Domenique Fragale: LHR To LAX

Tuesday, 31 January 2017

Actress Domenique Fragale trained at Arts Educational and now works both on UK shores and also in the USA. I recently spoke to her about what the differences are between London and LA and here is what she had to say; 

'Living in two incredible cities I always get asked ‘which city do you prefer?” or hardest of all questions, “which is better?” This is impossible to answer. Both are incredible with positive and negative points in their own glorious ways. 

The biggest difference is the TV / Film and theatre scene. It’s a world known fact that London is one of the best and leading theatre scenes, where as LA, it’s near non-existent. There are the odd casting calls for a theatre job however they’re usually unpaid with very few seating more than 99 people. TV and film on the other hand is a completely different story. There are casting calls for commercial, film and television every day on LA Casting and Actors Access (the American and Canadian version of Spotlight) that you can submit yourself for. That also leads me onto being seen more often here in Los Angeles. In the UK as there are a smaller population, the casting calls are usually very exclusive or tight knit, leaving you in the dark until you ask your agent what you were submitted for that month. In LA there is more of a ‘free reign’ on putting yourself up for more roles – all you have to do it pay an annual subscription and you’re good to go to submit your headshot, showreel (or demo reel as it’s called in the US) and be on the casting director’s computer screen in a matter or minutes. The only downside to that however is that you’re also going up against the other thousands upon thousands of people who are self submitting.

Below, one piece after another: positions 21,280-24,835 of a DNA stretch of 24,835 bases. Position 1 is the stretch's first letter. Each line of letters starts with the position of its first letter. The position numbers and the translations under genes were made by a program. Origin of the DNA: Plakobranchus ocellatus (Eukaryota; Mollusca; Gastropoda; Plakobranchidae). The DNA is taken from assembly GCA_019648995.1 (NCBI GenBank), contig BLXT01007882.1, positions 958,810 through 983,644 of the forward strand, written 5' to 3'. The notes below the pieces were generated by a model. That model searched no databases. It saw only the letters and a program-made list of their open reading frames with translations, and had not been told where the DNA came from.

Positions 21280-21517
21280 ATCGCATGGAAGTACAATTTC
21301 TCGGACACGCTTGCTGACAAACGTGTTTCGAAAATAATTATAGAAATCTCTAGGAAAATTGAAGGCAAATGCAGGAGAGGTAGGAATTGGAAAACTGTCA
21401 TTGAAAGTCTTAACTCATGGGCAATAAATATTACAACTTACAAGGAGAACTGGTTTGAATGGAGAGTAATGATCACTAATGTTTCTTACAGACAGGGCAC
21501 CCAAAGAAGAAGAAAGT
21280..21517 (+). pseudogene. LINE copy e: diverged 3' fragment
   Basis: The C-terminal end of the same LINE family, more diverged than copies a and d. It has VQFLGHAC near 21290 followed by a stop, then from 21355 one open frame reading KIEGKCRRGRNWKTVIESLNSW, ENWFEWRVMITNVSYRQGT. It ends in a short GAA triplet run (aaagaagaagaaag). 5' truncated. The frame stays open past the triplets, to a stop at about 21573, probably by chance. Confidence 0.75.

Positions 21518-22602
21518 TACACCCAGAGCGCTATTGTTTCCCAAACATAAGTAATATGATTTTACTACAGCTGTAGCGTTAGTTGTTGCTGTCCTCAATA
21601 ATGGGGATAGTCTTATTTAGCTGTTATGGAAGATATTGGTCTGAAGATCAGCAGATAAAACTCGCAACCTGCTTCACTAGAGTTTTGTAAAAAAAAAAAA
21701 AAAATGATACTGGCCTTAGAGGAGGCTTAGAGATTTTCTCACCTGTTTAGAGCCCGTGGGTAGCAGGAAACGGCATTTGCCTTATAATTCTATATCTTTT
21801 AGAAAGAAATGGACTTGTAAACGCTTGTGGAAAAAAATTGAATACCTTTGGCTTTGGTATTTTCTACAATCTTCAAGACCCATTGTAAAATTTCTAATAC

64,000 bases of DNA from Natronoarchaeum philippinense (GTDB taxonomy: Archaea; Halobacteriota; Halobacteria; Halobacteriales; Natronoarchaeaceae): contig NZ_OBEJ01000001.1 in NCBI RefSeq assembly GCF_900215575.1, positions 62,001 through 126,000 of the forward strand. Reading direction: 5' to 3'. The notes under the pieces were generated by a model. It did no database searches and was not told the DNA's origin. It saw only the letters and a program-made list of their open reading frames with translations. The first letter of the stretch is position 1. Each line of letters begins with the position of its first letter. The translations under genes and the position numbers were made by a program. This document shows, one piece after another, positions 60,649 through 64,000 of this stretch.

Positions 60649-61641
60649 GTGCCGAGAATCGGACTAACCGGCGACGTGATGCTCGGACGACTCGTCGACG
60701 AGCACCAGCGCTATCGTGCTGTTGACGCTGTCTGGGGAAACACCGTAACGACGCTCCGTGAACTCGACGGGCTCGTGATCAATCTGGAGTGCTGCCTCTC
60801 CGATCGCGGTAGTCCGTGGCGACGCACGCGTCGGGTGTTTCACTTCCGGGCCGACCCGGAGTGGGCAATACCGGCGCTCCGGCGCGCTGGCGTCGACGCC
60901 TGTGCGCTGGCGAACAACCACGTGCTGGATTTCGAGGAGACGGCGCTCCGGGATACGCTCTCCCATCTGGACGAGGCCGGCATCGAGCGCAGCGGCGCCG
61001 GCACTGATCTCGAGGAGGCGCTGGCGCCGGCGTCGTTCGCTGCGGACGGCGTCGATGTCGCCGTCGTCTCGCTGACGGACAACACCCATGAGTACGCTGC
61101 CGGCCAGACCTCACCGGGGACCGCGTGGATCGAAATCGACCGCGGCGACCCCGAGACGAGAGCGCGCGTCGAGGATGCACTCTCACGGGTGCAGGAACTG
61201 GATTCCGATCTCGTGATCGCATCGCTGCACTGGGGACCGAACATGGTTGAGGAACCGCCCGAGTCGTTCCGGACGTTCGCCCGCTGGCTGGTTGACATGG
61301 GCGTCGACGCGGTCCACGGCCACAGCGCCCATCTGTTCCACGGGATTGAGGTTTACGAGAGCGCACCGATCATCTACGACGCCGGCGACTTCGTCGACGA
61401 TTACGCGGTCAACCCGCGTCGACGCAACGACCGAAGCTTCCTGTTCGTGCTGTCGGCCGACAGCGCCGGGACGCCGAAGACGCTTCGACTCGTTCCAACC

Another huge difference I discovered as soon as I moved out to LA was the lack of public transport. Without a car or willing to use Uber / Lyft, you might as well quit while you’re ahead. I currently do not have a car in LA, so use Uber to get my way around and there’s good and bad points to that too. Yes I never have to worry about finding a parking spot or having to move my car at ungodly hours of the day to avoid getting that parking ticket as well as not having to pay out for car insurance, but as every location in LA is so far a part, it’s impossible to walk to the auditions you need to get to. As an avid walker in London, that was a hard pill to swallow.  Los Angelians are shocked when I say that to me walking thirty minutes is nothing – walking 3 minutes can be a chore to them. So for travel convenience London’s a winner on this one.